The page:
A heat wave swept the nation in June, but the labor market inched along at a glacial pace. The economy added 80,000 non-farm jobs last month, less than forecasters expected, and not enough to move the unemployment rate down from 8.2%. Young people remain far behind, though they showed some limited progress this month.
Notably, the proportion of youth with jobs out of the entire population ages 16 to 24 rose slightly to 46.1% last month from 45.9% in May. Nearly every demographic group showed gains. An expansion in youth jobs is a welcome sign given that the recession saw the lowest youth employment levels ever recorded.
On the other hand, the youth unemployment rate for 16-24 year-olds jumped to 16.5% from 16.1% in May. But this is not as bad as it sounds. To be counted as unemployed, a person must have recently searched for a job. As the number of youth jobs rose in June, more young people started looking for work. That is a good sign. However, if summer opportunities fail to keep up with demand, it risks further discouraging young willing workers.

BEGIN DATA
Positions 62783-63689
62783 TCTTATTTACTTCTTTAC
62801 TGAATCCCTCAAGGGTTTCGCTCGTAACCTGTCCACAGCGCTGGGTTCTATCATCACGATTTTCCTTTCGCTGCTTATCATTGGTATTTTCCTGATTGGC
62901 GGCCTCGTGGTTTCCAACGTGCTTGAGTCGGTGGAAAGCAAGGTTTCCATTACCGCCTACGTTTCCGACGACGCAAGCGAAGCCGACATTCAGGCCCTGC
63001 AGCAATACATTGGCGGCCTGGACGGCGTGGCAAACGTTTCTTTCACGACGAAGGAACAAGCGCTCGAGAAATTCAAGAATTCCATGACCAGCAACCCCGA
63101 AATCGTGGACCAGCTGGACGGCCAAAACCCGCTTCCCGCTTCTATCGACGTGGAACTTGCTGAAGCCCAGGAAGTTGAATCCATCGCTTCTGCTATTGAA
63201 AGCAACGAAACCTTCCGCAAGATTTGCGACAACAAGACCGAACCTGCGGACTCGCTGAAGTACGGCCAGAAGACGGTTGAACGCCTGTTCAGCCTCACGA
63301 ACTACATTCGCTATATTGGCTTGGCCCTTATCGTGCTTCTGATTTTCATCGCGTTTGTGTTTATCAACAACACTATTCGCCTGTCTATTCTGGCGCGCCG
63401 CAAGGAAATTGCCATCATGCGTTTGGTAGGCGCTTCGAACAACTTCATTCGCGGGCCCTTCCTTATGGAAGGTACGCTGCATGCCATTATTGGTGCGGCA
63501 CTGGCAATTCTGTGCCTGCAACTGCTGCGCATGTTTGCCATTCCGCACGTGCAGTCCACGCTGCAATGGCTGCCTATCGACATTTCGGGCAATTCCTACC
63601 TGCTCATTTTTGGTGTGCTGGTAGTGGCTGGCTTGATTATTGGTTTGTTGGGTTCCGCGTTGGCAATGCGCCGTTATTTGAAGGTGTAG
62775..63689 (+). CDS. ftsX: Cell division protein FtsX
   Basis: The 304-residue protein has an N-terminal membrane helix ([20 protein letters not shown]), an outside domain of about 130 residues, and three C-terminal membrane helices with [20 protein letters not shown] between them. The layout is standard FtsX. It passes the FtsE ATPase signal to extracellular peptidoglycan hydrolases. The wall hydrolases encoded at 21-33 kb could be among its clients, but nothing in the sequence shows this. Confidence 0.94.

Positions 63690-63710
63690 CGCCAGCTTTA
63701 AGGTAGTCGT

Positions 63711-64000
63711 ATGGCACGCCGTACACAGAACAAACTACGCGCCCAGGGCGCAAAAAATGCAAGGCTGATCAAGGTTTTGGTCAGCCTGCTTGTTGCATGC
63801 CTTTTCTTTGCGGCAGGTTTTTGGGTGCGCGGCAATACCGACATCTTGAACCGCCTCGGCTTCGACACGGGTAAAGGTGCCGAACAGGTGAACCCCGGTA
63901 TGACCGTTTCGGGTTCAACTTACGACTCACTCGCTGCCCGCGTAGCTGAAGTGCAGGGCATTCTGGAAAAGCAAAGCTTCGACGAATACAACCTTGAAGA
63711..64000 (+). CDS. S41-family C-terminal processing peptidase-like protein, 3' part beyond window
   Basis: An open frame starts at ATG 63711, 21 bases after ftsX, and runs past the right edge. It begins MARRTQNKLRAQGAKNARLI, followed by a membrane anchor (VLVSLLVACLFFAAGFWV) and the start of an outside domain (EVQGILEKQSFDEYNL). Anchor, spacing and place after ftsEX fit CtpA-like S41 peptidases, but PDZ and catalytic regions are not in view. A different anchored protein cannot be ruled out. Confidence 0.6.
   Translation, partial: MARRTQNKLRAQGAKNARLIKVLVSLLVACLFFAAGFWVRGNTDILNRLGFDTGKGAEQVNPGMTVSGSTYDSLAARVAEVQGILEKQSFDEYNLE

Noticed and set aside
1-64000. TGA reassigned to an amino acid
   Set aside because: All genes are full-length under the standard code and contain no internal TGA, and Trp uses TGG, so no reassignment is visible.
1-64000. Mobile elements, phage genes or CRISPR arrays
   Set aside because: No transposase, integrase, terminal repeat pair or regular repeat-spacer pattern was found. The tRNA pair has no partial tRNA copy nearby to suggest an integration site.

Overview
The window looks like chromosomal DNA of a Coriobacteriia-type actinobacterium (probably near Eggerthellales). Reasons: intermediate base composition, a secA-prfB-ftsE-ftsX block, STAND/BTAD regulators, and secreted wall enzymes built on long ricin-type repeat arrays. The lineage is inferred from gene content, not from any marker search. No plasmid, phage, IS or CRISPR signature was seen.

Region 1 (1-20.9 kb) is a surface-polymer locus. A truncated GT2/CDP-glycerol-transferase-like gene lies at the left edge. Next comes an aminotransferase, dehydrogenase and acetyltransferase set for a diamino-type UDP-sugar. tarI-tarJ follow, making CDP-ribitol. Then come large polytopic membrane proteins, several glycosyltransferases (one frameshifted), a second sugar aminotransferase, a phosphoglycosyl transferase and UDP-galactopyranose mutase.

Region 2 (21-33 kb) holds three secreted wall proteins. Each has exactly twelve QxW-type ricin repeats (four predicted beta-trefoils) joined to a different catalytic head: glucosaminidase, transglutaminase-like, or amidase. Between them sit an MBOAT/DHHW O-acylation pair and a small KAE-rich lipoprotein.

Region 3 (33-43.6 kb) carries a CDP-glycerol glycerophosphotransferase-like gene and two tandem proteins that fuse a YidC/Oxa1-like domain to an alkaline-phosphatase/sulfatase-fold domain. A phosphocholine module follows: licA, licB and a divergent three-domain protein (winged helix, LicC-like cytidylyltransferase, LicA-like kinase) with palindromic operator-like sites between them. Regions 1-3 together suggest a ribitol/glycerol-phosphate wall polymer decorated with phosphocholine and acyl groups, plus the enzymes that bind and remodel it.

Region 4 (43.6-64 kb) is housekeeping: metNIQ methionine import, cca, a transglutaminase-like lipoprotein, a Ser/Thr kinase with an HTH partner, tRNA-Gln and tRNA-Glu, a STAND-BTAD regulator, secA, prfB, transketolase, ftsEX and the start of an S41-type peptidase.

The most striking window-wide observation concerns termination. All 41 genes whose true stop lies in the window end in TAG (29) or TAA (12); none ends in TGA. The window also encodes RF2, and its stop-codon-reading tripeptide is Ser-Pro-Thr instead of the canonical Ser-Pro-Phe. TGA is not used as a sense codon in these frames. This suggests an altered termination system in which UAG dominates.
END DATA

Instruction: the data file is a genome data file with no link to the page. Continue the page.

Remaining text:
Young people of color continue to be among the worst hit by our still struggling economy. African American women ages 16 to 24 had the worst month among various demographic groups as their unemployment rate skyrocketed a staggering 7.4 percentage points to 29.9% (not seasonally adjusted). While not as dramatic, the unemployment rates also jumped for young African American and Latino men under age 24.
Taken together, these figures paint a familiar picture: young Americans remain far behind the rest of the population and the slow economic recovery continues to hold them back. Next week, Young Invincibles will release a report looking at how long it will take the youth labor market to recover, and the consequences if we fail to get our generation back to work.